There’s a detective character, for instance, who’s smart, determined, and carries a critical eye – so it’s especially odd that when he tries to sneak evidence into his car, instead of just saying, “I won’t bring this home!”, he goes “I’m definitely not going to bring this home. Not behind anyone’s back, no! So, you know, I’m just going to go place this where it belongs and then go straight home afterward, I promise.”

It comes across as the characters being forced to say these jokes instead of these jokes naturally stemming from their personalities, which is downstream of how there isn’t a single likable character in this entire show. That seems like an obvious statement given the human trafficking plot, but what I mean is, there isn’t a single smartly-written or fun character throughout Captain Fall’s entire run. A lot of these characters are meant to be terrible people, sure, but they’re so boringly terrible, doing the obvious actions you’d expect a terrible person to do.

They curse at people, backbite them, act incredibly shallow, and with certain characters, they stab, punch, and murder without hesitation. They say mean things, sure, but they’re not cleverly mean — there’s no wit to any of the insults, so you can’t even laugh when an act of mockery is meant to be comedic. It just feels like the show is going through a checklist of how to make a character seem awful, so much so that it feels one-dimensional.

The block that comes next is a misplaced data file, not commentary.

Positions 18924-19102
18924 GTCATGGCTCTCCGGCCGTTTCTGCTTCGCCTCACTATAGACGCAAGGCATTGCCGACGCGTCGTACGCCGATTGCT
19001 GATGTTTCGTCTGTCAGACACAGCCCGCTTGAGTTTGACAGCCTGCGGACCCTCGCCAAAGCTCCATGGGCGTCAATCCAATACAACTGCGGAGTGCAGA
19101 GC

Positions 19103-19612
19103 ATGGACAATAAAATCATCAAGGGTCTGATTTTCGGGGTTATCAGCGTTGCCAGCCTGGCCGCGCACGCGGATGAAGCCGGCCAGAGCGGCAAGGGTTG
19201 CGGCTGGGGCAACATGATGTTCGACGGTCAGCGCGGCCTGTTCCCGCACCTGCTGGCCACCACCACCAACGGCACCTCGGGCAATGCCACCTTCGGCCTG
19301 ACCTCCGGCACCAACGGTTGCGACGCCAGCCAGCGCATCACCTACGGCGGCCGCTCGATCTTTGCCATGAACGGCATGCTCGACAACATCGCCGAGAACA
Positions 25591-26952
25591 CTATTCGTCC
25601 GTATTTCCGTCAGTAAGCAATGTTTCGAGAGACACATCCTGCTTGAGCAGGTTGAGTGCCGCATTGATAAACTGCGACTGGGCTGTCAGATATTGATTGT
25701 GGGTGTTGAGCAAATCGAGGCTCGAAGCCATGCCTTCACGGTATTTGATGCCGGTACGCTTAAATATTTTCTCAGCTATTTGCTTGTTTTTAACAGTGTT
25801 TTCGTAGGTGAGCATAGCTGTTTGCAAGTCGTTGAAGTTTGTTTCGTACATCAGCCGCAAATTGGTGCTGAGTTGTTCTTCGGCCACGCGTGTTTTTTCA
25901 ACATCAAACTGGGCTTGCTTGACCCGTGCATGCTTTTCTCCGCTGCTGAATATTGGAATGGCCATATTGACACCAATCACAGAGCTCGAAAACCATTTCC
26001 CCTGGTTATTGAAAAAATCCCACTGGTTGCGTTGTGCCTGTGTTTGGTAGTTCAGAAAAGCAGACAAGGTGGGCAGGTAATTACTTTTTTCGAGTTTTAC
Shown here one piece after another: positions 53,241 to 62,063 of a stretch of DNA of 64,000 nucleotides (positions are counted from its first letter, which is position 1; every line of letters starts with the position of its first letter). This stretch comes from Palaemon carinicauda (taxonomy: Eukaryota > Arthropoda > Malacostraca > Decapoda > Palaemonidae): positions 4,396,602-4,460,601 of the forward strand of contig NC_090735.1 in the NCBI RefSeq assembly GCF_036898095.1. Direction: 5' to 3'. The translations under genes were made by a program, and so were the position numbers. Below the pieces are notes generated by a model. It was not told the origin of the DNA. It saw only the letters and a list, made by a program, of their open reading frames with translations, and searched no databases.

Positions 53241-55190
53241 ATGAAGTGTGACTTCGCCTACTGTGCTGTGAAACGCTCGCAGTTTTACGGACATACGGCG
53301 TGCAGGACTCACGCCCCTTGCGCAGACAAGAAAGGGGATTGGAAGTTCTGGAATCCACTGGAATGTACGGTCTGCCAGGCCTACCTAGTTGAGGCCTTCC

If this show wanted me to loathe certain characters, it failed completely because, for many of them, I just didn’t care. The same could be said for characters who are meant to be gleefully awful, the kind you love to watch be vicious, cunning, and remorseless. It mostly feels like they’re doing what the teleplay tells them to do, instead of their actions feeling specific to them.

For instance, there’s this character who plays with Jonathan through lies and manipulation, but then immediately uses aggression and bullying to get another character to do something. Throughout the season, she’s shown to be a smart talker, able to poise herself and remain well-spoken even during stressful situations, so why would she instantly resort to juvenile insults in this sudden scenario?